4 of 5 people found the following review helpful
It does what it says on the cover!,
This review is from: The Turkish Labyrinth (Paperback)
Pettifer provides an accurate lucid description of modern day Turkey and the problems and issues facing it. The book is written in a easy to read style which makes it difficult to put the book down. The title is a little misleading in that the book deals with many more subjects than Ataturk and the challenge of a revitalised and dynamic islam.
As a Turk who has visited Turkey on many occasions as well as keeping a small holiday villa, I find his descriptions and analysis almost perfect. The nationalist nature of Turkey makes it difficult for Turks to realise their short-comings, but Pettifer outlines them diplomatically. His description of how non-turkishness of the Kurds and Laz is oppressed and suppressed is depressing but true; although a Turk's instincts is to deny it. However, if a Turkish coach driver can be sentenced to 3 years in prison for playing Kurdish music on his coach then it cannot be denied.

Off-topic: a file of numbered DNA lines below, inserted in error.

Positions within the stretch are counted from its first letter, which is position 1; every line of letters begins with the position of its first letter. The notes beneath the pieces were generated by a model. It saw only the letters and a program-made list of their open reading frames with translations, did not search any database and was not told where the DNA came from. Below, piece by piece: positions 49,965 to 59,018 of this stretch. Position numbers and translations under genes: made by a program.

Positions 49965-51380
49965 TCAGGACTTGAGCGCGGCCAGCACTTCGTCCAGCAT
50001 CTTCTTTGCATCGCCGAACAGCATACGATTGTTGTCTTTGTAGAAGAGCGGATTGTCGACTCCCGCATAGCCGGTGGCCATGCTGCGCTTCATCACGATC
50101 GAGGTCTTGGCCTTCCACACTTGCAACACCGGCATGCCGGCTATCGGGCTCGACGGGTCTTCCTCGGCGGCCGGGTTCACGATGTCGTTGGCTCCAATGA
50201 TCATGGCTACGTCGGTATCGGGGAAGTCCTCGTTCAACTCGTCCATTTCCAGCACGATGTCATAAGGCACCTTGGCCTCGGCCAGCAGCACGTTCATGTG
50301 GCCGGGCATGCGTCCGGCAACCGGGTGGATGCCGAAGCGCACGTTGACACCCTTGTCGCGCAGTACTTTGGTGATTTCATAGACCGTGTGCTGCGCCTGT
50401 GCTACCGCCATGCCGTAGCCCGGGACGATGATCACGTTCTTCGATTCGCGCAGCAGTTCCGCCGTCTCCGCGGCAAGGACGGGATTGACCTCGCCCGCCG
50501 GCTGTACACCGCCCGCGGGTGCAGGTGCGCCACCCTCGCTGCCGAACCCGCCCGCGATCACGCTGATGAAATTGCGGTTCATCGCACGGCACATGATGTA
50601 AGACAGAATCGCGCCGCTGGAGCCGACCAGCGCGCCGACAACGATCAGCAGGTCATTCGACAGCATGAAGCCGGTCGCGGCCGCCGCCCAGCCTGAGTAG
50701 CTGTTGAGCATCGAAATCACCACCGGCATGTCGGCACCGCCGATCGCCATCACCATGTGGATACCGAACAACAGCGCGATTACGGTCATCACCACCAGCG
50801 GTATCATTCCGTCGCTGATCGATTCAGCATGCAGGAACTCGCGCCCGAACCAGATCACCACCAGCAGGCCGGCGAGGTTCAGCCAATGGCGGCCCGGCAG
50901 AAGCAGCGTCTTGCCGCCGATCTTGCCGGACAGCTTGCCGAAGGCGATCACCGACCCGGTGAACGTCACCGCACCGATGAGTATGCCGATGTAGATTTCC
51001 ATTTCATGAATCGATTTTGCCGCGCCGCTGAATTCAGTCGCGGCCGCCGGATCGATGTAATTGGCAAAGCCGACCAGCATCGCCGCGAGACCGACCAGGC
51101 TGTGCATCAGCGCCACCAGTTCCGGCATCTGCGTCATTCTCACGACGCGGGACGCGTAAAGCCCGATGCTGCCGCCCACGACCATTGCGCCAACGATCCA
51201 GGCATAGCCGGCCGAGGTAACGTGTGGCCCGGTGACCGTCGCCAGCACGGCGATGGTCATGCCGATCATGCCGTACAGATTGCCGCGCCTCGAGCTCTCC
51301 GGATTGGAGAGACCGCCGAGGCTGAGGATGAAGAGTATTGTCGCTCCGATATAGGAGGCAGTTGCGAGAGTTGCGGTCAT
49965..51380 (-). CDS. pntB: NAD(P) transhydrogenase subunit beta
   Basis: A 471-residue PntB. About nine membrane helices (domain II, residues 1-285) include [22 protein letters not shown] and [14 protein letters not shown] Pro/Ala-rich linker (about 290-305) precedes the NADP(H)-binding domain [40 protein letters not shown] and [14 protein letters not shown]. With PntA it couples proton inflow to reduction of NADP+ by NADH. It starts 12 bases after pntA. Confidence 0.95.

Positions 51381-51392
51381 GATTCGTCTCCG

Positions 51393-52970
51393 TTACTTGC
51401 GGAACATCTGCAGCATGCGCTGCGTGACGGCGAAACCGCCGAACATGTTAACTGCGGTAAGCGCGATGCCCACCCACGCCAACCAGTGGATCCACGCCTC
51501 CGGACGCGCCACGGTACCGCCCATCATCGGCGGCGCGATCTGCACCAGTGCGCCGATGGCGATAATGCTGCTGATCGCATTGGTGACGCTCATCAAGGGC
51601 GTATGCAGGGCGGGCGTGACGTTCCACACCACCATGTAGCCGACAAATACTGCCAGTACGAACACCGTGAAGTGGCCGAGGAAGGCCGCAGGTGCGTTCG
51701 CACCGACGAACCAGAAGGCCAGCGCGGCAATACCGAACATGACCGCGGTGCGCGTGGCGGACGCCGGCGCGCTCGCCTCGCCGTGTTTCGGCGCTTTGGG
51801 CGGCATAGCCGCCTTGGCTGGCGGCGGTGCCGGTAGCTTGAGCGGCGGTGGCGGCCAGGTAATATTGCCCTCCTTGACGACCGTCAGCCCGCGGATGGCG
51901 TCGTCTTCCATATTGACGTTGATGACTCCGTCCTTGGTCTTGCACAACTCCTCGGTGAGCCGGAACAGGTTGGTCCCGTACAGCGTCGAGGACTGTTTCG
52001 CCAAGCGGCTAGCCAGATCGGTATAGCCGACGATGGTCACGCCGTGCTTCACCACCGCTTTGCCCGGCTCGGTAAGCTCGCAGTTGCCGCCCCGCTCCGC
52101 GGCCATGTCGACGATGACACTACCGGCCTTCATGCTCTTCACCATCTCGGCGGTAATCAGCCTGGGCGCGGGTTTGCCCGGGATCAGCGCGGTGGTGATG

The description of Zonguldak and the poverty experienced by migrants to Istanbul are vivid accounts which illustrate the socio-economic problems which Turkey faces. The analysis of the diplomatic issues facing Turkey are also very informative.
Finally, the bibliography is extensive and show the amount of research put into the book. There were a few demeaning comments regarding Ataturk but he details the love and loyalty the ordinary Turk has for him...although he admits that it is incalcated by crude brain-washing. It is positive in that it show that Islam, democracy and Turkishness are inseparable. It shows that the definition of secular needs to be updated from the 1930's to the modern day. It is a positive non-racist book.
Overall, it is a book worth having on ones bookshelf.